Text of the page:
Published October 15, 2012
UPDATE 3 - Former Senate leader Snyder, a giant, diesBrad Shannon
Sid Snyder, the Long Beach supermarket owner who logged more than a half-century of time at the state Capitol in Olympia, has died at the age of 86. Snyder was a conservative Democrat who worked his way up from elevator operator to serve three terms in the Senate including as majority leader until he retired permanently in 2002. Former Democratic Sen. Lorraine Wojahn of Tacoma also has died, as our paper reported this morning. Go here for one biographical sketch of Snyder that includes a video tour of the Capitol after the 2001 earthquake and here for a chronology of the Kelso native’s life. Gov. Chris Gregoire, also a Democrat, was first to put out a statement this morning:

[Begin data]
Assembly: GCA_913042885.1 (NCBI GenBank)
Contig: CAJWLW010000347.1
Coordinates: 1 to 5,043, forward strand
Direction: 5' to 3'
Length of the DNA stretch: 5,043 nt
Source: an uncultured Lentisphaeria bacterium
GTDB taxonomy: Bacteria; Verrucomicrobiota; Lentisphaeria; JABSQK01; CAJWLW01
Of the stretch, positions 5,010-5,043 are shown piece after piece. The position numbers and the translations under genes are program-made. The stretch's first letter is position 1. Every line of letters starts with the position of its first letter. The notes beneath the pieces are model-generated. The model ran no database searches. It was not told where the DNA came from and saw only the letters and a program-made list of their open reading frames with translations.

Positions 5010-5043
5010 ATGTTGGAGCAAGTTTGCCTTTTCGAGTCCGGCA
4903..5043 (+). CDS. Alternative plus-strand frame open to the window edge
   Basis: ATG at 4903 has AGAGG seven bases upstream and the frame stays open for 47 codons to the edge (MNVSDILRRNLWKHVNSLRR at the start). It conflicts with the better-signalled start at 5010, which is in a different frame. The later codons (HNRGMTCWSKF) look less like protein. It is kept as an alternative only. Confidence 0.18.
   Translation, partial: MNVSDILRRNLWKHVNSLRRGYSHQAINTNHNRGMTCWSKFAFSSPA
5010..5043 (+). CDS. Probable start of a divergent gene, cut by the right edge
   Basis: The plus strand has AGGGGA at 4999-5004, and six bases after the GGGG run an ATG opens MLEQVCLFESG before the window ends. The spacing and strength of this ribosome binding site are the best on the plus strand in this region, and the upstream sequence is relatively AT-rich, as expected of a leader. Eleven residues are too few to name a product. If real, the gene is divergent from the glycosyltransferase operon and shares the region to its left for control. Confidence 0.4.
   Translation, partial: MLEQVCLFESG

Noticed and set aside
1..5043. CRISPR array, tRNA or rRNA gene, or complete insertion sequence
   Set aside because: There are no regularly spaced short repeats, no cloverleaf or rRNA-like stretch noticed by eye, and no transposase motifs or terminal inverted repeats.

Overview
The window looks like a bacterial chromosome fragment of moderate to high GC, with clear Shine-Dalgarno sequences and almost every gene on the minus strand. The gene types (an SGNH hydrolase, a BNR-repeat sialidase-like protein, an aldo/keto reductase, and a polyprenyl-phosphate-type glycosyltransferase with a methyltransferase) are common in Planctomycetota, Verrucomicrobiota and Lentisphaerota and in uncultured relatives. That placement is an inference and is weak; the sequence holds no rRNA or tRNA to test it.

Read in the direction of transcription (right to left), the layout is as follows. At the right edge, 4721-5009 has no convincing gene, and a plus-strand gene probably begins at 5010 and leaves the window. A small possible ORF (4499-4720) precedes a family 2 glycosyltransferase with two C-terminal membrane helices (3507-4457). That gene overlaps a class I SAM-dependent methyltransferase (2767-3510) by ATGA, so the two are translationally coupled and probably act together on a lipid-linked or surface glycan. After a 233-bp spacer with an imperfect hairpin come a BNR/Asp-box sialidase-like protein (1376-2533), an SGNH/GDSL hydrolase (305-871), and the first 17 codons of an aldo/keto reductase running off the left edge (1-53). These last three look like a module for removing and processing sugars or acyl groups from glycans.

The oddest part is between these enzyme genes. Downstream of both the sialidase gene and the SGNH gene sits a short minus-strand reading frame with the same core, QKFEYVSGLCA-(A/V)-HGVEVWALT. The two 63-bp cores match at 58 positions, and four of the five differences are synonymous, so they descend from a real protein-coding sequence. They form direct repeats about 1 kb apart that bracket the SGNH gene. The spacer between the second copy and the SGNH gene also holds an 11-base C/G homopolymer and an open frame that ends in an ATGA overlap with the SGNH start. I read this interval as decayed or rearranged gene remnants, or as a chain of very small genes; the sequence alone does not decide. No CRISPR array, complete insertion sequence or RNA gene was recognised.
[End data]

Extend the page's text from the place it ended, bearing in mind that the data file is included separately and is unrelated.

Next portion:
“Washington state government has lost one of its giants. Sid was unique and irreplaceable. Over the course of five decades, literally rising from his start as an elevator operator in the state Capitol, Sid set the standard for public service. He was humble, dedicated, a doer, world-class story teller and, above all, a family man. Sid was legendary for getting things done and for his never-failing courtesy and civility. He represented his district and the people of our state with principle, dignity and modesty. They just don't come any finer than Sid Snyder. “Mike and I send our thoughts and prayers to his wife, Bette, his family and legions of friends.”Snyder’s name is already emblazoned on the short stretch of 14th Avenue that leads to the south side of the Legislative Building from Olympia‘s Capitol Way. He was replaced by Sen. Lisa Brown as Democratic after he chose to retire. I'm out of the office but expect statements full of compliments from other politicians to pour in today. Updated to add link above to news report about Wojahn. UPDATES: A good account of Snyder’s life is <a href="http://www.historylink.org/index.cfm?DisplayPage=output.cfm&file_id=9088http://www.theolympian.com/2012/10/15/2286097/former-senate-leader-snyder-a.html" target="_blank"><b> here at HistoryLink. </b></a> Three Democratic senators - Lisa Brown of Spokane, Mary Margaret Haugen of Camano Island and Brian Hatfield of Raymond, who holds Snyder's former seat in the 19th district - also put out a statement: Washington state has lost one of its greatest leaders and we have lost a friend and mentor. The guidance of Sid Snyder helped shape the course of our lives, but more importantly, it provided support and leadership for the people of Washington. His vision and his skills of compromise helped bridge partisan gaps and get things done for the betterment of his district and his state while providing a steady hand on the caucus during challenging times. He was a great man and a great public servant and we will miss him tremendously. Our heartfelt sympathies go out to his wife, Bette, who was such a part of everything he did, and his children. UPDATE 2: House Republican Leader Richard DeBolt of Chehalis, Senate Ways and Means chairman Ed Murray, D-Seattle, Sen. Debbie Regala, D-Tacoma, Sen. Jim Kastama, D-Puyallup, and Sen. Jim Hargrove, D-Hoquiam, were among others putting out comments today. DeBolt told members in an email: "With the passing of our former colleague, Sen. Sid Snyder, we have lost an esteemed figure in the institutional heritage of Washingtons Legislature. On behalf of the House Republican Caucus, I would like to extend our deepest sympathies to his friends and family. Sid was already a respected veteran and patriarch of the Legislature when I arrived in 1997. From elevator operator to Senate Majority Leaders, he served as a steward of decorum and integrity in Olympia. He will be remembered as the consummate statesman. Our thoughts and prayers go out to Bette and the Snyder family." UPDATE 3: I just heard from Sen. Karen Fraser, D-Thurston County, who was shocked to hear of both legislators' deaths. Fraser said she served with both and that each as a giant in the legislative process.> Fraser said Snyder: "He was a total expert on the complex rules of the Senate and Legislature. Once in a while he could pull out a rule you'd never heard of to make something happen or not happen." She said Wojahn was president pro tem in the Senate for quite a few years. "She was another giant in the Senate. a woman of great principle, great character, great intelligence .... She was famous for fighting hard and remembering for years who voted on bills."